I remember one occasion when Bill [the narrator's mischievous cousin] had been engaged in making some dressed chickens dance . . . A howl of indignation from grandmother announced coming wrath, and Bill darted out of the back door, while I was summarily seized and chastised.

"Grandmother, grandmother! I didn't do it -- it was Bill."

"Well I can't catch Bill, you see," said my venerable monitor, continuing the infliction.

"But I didn't do it."

"Well, let it stand for something you did do, then," quoth my grandmother, by this time quite pacified: "you do bad things enough that ain't whipped for, any day."

The whole resulted in a large triangle of pumpkin pie, administered with the cordial warmth of returning friendship, and thus the matter was happily adjusted. Even the prodigal son Bill, when, returning piteously, and standing penitent under the milk-room window, he put in a submissive plea, "Please grandmother, I won't do so any more," was allowed a peaceable slice of the same comfortable portion and bid to go in piece.

After another such scrape, the narrator is allowed to sleep on his grandmother's lap, and hears his grandmother's response to Aunt Lois's complaint that boys ought to have a regular bed time:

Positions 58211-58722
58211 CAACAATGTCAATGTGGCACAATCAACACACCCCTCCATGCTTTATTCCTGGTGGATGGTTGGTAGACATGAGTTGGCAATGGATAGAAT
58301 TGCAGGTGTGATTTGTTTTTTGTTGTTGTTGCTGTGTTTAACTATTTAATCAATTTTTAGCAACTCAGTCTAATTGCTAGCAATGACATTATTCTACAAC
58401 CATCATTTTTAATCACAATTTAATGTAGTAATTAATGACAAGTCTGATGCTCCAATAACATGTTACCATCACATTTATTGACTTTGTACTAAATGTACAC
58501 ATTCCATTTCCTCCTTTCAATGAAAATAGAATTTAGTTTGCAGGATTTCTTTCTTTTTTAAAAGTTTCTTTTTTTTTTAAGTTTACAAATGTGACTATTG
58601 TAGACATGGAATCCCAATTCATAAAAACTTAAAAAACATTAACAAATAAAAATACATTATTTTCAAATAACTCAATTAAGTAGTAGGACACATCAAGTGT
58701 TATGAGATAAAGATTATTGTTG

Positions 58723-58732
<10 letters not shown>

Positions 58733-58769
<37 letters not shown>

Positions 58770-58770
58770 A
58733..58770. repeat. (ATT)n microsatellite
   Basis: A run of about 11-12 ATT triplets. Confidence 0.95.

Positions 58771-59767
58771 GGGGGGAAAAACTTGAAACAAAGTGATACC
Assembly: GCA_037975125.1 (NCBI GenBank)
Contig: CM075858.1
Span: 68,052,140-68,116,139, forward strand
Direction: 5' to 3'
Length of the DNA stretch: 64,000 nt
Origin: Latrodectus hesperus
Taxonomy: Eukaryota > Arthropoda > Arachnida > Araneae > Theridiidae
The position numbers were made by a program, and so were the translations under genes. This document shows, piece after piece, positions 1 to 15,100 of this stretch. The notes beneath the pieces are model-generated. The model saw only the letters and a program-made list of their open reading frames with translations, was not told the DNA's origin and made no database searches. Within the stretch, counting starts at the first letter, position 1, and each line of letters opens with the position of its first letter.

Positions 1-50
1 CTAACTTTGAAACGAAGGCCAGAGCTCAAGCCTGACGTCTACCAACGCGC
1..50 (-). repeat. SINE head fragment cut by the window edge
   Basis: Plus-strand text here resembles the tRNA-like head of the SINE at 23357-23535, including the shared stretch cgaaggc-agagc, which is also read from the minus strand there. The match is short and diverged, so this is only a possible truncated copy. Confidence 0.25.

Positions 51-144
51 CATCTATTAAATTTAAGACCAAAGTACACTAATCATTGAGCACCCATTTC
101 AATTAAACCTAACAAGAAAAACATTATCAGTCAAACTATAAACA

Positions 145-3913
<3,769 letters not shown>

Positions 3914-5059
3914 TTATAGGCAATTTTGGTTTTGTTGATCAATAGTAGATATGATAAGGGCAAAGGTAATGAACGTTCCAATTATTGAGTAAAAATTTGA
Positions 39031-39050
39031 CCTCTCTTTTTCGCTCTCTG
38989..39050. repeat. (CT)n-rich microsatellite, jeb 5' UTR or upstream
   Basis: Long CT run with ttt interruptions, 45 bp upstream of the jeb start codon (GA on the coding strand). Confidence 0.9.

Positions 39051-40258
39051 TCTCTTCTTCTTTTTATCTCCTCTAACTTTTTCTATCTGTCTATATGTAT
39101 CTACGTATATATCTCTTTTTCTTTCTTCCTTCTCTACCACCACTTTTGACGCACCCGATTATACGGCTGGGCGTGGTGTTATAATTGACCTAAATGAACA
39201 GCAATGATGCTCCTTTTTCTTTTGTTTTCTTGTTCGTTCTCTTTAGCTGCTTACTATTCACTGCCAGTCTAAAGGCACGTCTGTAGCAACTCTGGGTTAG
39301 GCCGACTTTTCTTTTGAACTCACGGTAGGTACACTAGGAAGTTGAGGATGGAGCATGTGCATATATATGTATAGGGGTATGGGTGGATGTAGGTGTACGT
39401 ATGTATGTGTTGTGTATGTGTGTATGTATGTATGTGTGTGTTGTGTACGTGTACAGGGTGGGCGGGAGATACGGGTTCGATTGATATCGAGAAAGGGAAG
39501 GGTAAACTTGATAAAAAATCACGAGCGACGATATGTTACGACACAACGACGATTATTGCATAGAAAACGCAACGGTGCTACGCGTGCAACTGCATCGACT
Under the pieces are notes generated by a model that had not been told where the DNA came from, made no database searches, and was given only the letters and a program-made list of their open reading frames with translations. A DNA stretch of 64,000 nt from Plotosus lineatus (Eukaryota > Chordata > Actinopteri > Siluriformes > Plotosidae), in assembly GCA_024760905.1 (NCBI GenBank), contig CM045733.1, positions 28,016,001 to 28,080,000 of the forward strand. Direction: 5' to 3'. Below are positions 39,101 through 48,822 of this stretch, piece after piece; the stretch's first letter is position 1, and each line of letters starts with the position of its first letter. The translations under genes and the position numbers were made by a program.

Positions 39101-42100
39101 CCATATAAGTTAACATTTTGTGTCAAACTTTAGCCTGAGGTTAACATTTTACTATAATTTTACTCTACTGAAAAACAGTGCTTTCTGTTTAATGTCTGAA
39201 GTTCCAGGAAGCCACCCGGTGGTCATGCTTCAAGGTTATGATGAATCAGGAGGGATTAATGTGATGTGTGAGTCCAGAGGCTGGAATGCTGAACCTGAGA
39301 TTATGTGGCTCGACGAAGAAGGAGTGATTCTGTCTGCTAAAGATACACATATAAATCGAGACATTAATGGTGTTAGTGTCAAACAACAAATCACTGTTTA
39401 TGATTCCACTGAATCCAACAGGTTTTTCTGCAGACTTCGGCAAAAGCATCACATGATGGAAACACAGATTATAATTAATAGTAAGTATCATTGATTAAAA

"Law, he like to sit up and see the fire as well as any of us, Lois; and do let him have all the comfort he can as he goes along, poor boy! there ain't any too much in this world, anyway."

"Well for my part, I think there ought to be system in bringing up children," said Aunt Lois.

"Wait till you get 'em of your own, and then try it, Lois," said my grandmother, laughting with a rich, comfortable laugh which rocked my sleepy head up and down, as I drowsily opened my eyes with a delicious sense of warmth and security.

Say what you like about this theory but it does seem a lot closer to how the Lord God dealt with his children Israel that Parson Moore or Sally Morse's rule-book parenting. Warm-tempered, impulsive, dictatorial . . . autocratic in his own realm . . . having temporary severities, but kindly-natured and generous: to me, if it be not blasphemous to say so, this portrait seems a good picture of the character of the God who emerges from the pages of Scripture.

Harriet Beecher Stowe on God's justice here.
On theology and monarchy here.
"The Battle of the Infinites" here.
On the political conflicts that led to the disestablishment of the Congregational church here.